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The Royal Disease

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During the winter of 1884, Queen Victoria's youngest son, Prince Leopold, was convalescing in France. While there, he slipped and fell and couldn't stop bleeding. Within a few hours, he died. Prince Leopold was the first monarch known to suffer from hemophilia—a blood disorder that causes excessive bleeding. It appears Victoria was responsible for the spread of the "royal disease" among monarchs across Europe (her relatives in Russia, Spain, France and Germany all had the disease).


There are several versions of the disease, but no one knew what type Victoria carried and this strain is now extinct. Evgeny Rogaev from the University of Massachusetts was curious about Victoria—she is particularly interesting because none of her ancestors carried the gene, and scientists believed the Queen suffered from a spontaneous mutation. Using the remains of the Romanov family (Czar Nicholas II and Czarina Alexandra's children are Victoria's great grandchildren), researchers examined DNA to learn more.

Publishing the results in the journal Science, Rogaev notes that Victoria and her descendants suffered from a rare and severe form of hemophilia B, or Christmas disease. Using multiplex target amplification and parallel sequencing, Rogaev and his colleagues noticed a mutation on the F9 gene on the X chromosome, which controls the blood clotting agent, Factor IX, and can alter RNA splicing. This mutation matches those found in hemophilia B. Women generally only carry the mutation on one of their X chromosomes, meaning they rarely suffer from the disease and most often pass it on to their male descendants. Those male descendants do suffer from the disease, because it expresses itself on their only X chromosome.

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Little Baby's Ice Cream
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Food
Pizza and Cricket Cake Are Just Some of the Odd Flavors You'll Find at This Philadelphia Ice Cream Shop
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Little Baby's Ice Cream

Ice cream flavors can get pretty out-there, thanks to the growing number of creative scoop shops willing to take risks and broaden their customers’ horizons beyond chocolate, vanilla, and strawberry. Intrepid foodies can cool off with frozen treats that taste like horseradish, foie gras, and avocado, while Philadelphia's Little Baby’s Ice Cream is pushing the boundaries of taste with chilly offerings like everything bagel, Maryland BBQ, ranch, and cricket cake.

Cricket-flavored ice cream, created by Philadelphia-based Little Baby's Ice Cream
Little Baby's Ice Cream

Everything Bagel-flavored ice cream, created by Philadelphia-based Little Baby's Ice Cream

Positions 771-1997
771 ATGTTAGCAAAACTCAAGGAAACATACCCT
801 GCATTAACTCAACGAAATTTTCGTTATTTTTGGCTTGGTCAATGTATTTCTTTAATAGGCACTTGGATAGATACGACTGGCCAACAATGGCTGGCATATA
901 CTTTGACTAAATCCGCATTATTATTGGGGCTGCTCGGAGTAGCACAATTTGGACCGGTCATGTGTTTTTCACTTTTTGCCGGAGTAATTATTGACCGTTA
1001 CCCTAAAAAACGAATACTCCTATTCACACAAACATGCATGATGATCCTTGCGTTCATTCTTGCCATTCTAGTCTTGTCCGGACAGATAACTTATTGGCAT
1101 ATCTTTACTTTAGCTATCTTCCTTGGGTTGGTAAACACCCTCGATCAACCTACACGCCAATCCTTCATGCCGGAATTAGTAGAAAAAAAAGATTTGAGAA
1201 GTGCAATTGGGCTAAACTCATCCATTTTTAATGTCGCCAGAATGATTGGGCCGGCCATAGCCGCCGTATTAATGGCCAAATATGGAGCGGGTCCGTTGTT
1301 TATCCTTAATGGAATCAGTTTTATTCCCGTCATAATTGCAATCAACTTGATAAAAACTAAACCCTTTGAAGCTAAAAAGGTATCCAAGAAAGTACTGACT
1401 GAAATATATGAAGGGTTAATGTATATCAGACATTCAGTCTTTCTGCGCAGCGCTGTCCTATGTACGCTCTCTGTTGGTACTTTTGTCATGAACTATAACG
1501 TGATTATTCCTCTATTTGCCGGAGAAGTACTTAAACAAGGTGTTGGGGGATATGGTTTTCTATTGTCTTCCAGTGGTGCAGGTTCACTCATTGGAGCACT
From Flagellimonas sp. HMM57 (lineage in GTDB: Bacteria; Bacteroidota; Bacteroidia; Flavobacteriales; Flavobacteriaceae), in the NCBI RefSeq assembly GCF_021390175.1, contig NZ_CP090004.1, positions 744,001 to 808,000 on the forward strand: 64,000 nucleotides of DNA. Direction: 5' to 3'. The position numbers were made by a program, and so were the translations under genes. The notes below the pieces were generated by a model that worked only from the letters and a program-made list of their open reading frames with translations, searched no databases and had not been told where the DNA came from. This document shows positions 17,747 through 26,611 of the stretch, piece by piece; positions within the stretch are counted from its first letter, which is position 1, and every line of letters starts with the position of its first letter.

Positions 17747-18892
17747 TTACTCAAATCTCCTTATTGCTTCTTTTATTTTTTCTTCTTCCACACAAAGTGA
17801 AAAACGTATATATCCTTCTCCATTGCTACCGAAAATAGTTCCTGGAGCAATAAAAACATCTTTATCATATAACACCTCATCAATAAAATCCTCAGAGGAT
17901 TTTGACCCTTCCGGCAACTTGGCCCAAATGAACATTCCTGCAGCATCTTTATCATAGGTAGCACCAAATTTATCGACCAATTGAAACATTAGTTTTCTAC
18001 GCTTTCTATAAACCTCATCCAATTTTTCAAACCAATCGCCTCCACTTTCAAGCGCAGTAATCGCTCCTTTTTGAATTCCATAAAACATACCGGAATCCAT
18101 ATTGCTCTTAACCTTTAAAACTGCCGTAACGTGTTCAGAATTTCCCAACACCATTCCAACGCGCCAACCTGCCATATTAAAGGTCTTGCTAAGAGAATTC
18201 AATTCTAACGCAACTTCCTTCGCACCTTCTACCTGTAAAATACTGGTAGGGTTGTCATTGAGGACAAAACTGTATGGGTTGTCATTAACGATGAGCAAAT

Little Baby's Ice Cream

As Lonely Planet News reports, Little Baby’s Ice Cream launched its first signature “oddball” ice cream—Earl Grey sriracha—in 2011. Since then, its rotating menu has only gotten quirkier. In addition to the aforementioned flavors, customers who swing by Little Baby’s this summer can even try pizza ice cream.

The store created the savory flavor in 2011, to celebrate neighborhood eatery Pizza Brain’s inclusion into Guinness World Records for its vast collection of pizza memorabilia. The savory, Italian-esque snack is made from ingredients like tomato, basil, oregano, salt, and garlic—and yes, it actually tastes like pizza, Little Baby’s co-owner Pete Angevine told Lonely Planet News.

Pizza-flavored ice cream, made by Philadelphia-based Little Baby's Ice Cream
Little Baby's Ice Cream

“Frequently, folks will see it on the menu and be incredulous, then be convinced to taste it, giggle, talk about how surprised they are that it really tastes just like pizza … and then order something else,” Angevine said. “That’s just fine. Just as often though, they’ll end up getting a pizza milkshake!”

Little Baby’s flagship location is in Philadelphia's East Kensington neighborhood, but customers can also sample their unconventional goods at additional outposts in West Philadelphia, Baltimore, and a pop-up stand in Washington, D.C.’s Union Market. Just make sure to bring along a sense of adventure, and to leave your preconceived notions of what ice cream should taste like at home.

[h/t Lonely Planet]

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Warby Parker
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Space
Warby Parker Is Giving Away Free Eclipse Glasses in August
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Warby Parker

When this year’s rare “all-American” total solar eclipse comes around on August 21, you’ll want to be prepared. Whether you’re chasing the eclipse to Kentucky or viewing it from your backyard, you’ll need a way to watch it safely. That means an eclipse filter over your telescope, or specially designed eclipse glasses.

For the latter, you can just show up at your nearest Warby Parker, and their eye experts will hand over a pair of eclipse glasses. The stores are giving out the free eye protectors throughout August. The company’s Nashville store is also having an eclipse party to view the celestial event on the day-of.

Get your glasses early, because you don’t want to miss out on this eclipse, which will cross the continental U.S. from Oregon to South Carolina. There are only so many total solar eclipses you’ll get to see in your lifetime, after all.

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